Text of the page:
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Neighborhood analysis links breast cancer outcomes to socioeconomic status



A neighborhood analysis of socioeconomic status conducted in the Pittsburgh area found worse metastatic breast cancer survival outcomes among patients of low socioeconomic status. The findings suggest that race is not a relevant factor in outcomes.

“This study demonstrates that metastatic breast cancer patients of low socioeconomic status have worse outcomes than those with higher socioeconomic status at our center. It also underscores the idea that race is not so much a biological construct but more a consequence of socioeconomic issues. The effect of race is likely mediated by lower socioeconomic status,” said Susrutha Puthanmadhom Narayanan, MD, who presented the results of her study earlier this month in Chicago at the annual meeting of the American Society of Clinical Oncology.

“The current study should make clinicians cognizant of the potential for biases in the management of metastatic breast cancer in terms of socioeconomic status and race. One should think of socioeconomic status as a predictor of bad outcomes, almost like a comorbidity, and think of [associations between race and outcomes], as a consequence of socioeconomic inequality,” said Dr. Puthanmadhom Narayanan, who is an internal medicine resident at University of Pittsburgh Medical Center.

She and her colleagues intend to dig deeper into the relationships. “We are interested in looking at utilization of different treatment options for metastatic breast cancer between the socioeconomic status groups. In the preliminary analysis, we saw that ER-positive metastatic breast cancer patients with lower socioeconomic status get treated with tamoxifen more often than aromatase inhibitors and newer agents. And, we have plans to study stress signaling and inflammation as mediators of bad outcomes in the low socioeconomic status population,” Dr. Puthanmadhom Narayanan said.

In fact, that tendency for lower socioeconomic status patients to receive older treatments should be a call to action for physicians. “This study should make clinicians cognizant of the potential for biases in management of metastatic breast cancer in terms of socioeconomic status and race,” she said.

The study is based on an analysis of data from the Neighborhood Atlas in which a Neighborhood Deprivation Index (NDI) score was calculated. An NDI score in the bottom tertile meant that patients were better off than patients with mid to high range NDI scores. In this study, socioeconomic status was described as “low deprivation” or “high depreviation.” Higher deprivation correlated with lower overall survival. And, there were more Black patients in the higher deprivation group (10.5%), compared with the low deprivation group (3.7%). In multivariate Cox proportional hazard model, socioeconomic status, but not race, had a significant effect on overall survival (HR for high deprivation was 1.19 [95% confidence interval; 1.04-1.37], P = 0.01).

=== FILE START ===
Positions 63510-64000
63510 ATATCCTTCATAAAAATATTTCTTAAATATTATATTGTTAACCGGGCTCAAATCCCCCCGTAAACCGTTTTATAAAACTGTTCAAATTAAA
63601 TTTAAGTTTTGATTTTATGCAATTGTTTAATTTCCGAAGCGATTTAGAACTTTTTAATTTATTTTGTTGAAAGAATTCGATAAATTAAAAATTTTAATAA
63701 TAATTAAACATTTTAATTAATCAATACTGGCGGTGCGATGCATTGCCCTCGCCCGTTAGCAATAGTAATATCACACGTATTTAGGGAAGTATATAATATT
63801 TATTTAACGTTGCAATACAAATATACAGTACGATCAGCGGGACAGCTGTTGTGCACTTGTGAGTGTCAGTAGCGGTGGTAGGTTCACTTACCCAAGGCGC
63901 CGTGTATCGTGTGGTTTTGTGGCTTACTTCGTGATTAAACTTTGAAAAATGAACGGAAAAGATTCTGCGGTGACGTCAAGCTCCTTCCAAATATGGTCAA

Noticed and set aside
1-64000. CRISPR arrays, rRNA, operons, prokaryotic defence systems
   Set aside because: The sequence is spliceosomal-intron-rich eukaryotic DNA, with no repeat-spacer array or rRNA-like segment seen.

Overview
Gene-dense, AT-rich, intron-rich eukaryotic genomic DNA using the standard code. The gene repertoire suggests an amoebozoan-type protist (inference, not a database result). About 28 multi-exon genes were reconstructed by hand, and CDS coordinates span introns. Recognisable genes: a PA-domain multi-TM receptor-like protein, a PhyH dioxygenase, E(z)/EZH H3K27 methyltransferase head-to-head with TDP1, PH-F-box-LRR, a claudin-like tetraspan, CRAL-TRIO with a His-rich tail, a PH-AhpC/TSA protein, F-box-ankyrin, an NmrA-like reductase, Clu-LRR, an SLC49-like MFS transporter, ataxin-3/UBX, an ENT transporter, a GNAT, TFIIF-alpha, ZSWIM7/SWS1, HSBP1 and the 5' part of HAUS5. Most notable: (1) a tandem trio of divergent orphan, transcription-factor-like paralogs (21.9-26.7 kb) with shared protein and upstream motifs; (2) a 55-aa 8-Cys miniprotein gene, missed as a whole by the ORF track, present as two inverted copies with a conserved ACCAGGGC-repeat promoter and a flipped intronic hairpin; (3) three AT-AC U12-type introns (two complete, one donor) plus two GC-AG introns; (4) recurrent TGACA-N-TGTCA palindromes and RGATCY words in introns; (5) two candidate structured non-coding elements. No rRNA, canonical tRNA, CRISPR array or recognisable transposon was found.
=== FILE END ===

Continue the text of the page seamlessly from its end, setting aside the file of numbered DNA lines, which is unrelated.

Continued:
It included 1,246 patients who were treated at the University of Pittsburgh Medical Center between 2000 and 2017. Of 1,246 patients, 414 patients considered in the bottom tertile of NDI as having low deprivation, while 832 patients in the middle or top tertiles were classified as having high deprivation.

The two socioeconomic status groups were similar in baseline characteristics, with the exception of race: 10.5% of the high deprivation group were African American, compared with 3.7% of the low deprivation group (P =.000093).

Univariate analyses showed worse survival in both Black women and women in the lower socioeconomic status group, but a multivariate analysis found only socioeconomic status was associated with overall survival (hazard ratio for lower socioeconomic status, 1.19; P = .01).

The study had several strengths, according to Rachel Freedman, MD, MPH, who served as a discussant for the abstract. “It included both de novo and recurrent metastatic breast cancer, unlike previous studies based on the Surveillance, Epidemiology, and End Results (SEER) database that only included de novo cases. It also employed a novel tool to define socioeconomic status in the form of the Neighborhood Atlas. The study “adds more evidence that socioeconomic status likely mediates much of what we see when it comes to racial disparities,” said Dr. Freedman, who is a senior physician at Dana Farber Cancer Institute.

Nevertheless, more work needs to be done. Dr. Freedman pointed out that the current study did not include information on treatment.

The findings underscore the failure to date to address disparities in breast cancer treatment, an effort that is hampered by difficulty in teasing out complex factors that may impact survival. “We need to standardize the way that we collect social determinants of health and act upon findings, and we need to standardize patient navigation, and we need to commit as a community to diverse clinical trial populations,” Dr. Freedman said.

Dr. Narayanan has no relevant financial disclosures. Dr. Freedman is an employee and stockholder of Firefly Health.

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